So, to avoid naming harmony by the way it is played, simply use the term harmony symbol. That way, you are free to play the harmony however you wish, either as an arpeggio or as a chord.Harmony is grouped into types based upon the 3rd and 5th intervals. The 3rds intervals are: natural three major (3), flat three minor (b3), and sharp three suspended (#3). In traditional harmony, #3 is called 4 but as we will see in later lessons, this creates a lot of unnecessary confusion: think dominant 11.

The 5ths intervals are: natural five perfect (5), flat five diminished (b5), and sharp five augmented (#5).By combining the above six interval types, nine triads result: major 1 3 5, major flat five 1 3 b5, major sharp five 1 3 #5, minor 1 b3 5, minor flat five 1 b3 b5, minor sharp five 1 b3 #5, and suspended 1 #3 5, suspended flat five 1 #3  b5, and suspended sharp five 1 #3 b5.By adding the remaining major scale tones: 6 7 9 11 and 13 (plus their chromatic flats and sharps) to these nine triads, a virtually infinite number of harmonies is created.

A harmony progression is when an arpeggio or chord harmony moves forward to another harmony of any type. The definition of progress is to move forward. Therefore, by combining these virtually infinite number of harmonies with an equally virtually infinite number of harmony orders, the result is more harmony progressions than anyone on Earth has time to play!

’til next time, have some Zero Inversion harmony fun and don’t forget to progress!

P.S. If you liked this lesson, or even if you didn’t, please leave a comment and tell me so.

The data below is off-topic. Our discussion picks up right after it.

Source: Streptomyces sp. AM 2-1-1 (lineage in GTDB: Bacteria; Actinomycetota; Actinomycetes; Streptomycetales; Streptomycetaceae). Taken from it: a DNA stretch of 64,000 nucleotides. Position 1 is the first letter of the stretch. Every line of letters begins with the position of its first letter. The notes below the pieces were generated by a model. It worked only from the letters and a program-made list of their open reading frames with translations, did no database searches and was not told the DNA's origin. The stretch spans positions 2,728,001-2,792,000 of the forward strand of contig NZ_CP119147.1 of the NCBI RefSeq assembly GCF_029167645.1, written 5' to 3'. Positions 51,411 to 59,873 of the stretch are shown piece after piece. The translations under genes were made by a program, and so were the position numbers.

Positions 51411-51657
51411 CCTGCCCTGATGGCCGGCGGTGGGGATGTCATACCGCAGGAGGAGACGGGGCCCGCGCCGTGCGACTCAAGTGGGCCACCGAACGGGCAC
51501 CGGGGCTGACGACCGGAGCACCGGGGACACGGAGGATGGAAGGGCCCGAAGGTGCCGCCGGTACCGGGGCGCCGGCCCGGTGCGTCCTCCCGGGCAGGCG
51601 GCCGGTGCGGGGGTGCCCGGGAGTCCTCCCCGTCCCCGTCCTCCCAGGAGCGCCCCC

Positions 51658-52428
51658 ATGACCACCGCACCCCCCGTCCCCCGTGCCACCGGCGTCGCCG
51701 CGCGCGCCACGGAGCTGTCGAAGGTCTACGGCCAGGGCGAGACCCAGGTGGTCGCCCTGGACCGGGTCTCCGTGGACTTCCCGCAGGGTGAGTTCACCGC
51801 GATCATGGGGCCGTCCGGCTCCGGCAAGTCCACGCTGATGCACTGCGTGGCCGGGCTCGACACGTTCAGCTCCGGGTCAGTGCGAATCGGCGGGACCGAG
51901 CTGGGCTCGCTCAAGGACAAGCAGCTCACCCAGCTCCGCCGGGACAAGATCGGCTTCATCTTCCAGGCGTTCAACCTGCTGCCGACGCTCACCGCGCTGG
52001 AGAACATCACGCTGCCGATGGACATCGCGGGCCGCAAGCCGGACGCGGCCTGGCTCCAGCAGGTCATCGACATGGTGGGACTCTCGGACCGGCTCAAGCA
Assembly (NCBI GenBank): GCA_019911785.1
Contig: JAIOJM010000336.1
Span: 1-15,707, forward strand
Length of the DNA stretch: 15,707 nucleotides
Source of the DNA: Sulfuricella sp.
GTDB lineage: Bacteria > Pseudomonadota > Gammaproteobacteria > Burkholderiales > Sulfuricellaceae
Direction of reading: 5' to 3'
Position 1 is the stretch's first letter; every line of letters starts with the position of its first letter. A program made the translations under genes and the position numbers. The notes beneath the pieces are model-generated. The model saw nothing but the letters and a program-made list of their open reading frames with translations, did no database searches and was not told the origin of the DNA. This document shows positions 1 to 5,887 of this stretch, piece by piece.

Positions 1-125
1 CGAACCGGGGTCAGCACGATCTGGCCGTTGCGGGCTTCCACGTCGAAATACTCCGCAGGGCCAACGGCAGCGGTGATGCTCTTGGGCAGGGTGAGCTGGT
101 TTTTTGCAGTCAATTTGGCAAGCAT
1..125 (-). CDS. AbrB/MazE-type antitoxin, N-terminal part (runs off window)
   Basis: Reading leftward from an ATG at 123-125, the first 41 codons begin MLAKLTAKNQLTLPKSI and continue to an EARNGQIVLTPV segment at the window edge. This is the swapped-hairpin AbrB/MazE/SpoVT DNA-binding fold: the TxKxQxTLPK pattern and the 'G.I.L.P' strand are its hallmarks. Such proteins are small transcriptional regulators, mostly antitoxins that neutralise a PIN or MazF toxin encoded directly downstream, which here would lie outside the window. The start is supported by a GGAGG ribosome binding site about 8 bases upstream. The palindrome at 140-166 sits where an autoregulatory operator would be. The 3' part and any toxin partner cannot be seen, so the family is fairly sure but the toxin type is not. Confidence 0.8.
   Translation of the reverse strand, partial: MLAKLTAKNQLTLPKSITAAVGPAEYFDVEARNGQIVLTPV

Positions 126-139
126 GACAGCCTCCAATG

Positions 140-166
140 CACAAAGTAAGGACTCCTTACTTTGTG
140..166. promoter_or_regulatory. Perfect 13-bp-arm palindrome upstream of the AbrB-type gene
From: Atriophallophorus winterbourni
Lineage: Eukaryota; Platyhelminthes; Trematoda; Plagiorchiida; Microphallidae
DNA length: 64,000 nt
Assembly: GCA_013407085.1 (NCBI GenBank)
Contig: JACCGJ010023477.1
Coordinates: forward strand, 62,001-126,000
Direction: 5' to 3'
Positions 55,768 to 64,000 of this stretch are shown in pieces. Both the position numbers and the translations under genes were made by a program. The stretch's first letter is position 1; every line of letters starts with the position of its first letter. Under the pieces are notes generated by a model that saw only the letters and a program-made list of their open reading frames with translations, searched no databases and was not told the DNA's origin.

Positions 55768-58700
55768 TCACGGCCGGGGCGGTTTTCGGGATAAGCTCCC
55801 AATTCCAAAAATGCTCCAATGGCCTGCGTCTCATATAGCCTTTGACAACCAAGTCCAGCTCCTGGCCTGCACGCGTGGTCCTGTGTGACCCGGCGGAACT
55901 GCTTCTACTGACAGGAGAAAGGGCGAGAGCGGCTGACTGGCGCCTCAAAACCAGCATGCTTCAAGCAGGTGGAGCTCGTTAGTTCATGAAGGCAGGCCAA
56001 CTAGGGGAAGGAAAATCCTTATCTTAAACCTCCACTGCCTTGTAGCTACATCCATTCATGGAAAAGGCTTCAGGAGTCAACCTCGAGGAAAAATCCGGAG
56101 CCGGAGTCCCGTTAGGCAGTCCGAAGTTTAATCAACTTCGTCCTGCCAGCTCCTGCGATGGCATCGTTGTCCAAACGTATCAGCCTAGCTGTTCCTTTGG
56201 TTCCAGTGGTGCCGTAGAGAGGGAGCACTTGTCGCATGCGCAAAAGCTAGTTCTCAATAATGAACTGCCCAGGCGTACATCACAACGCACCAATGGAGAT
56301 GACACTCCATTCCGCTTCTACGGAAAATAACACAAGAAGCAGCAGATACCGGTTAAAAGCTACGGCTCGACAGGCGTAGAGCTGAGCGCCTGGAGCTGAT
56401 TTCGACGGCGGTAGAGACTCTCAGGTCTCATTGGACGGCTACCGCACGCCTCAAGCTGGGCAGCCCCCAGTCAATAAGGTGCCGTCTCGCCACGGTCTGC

www.12tonemusic.com Image by rudiseitz.com


Secret Fretboard Angles Revealed – by Mike Overly

August 7, 2014

beatlesAs the Beatles sang: listen, oo wa oo, do you want to know a secret…

Wouldn’t you like to be let in on something that other guitar players don’t know? Imagine what you would be able to do with this hidden information. Well, here are three little known, and rarely understood, secret fretboard angles that will change the way you view your guitar fretboard. Does the following look familiar to you? It should, it’s your fretboard!

 

Simply stated, X is the horizontal strings, Y is the vertical frets, including the nut and bridge, and Z is the diagonal octaves. This simple fretboard geometry is the key which unlocks your ability to instantly locate any letter on your fretboard. Let’s reveal the first secret angle, the horizontal strings with their letter names:

horizontal strings

 

 

 

 

 

Next, let’s define the string’s length by revealing the second secret angle, the vertical nut and bridge:

vertical nut and bridge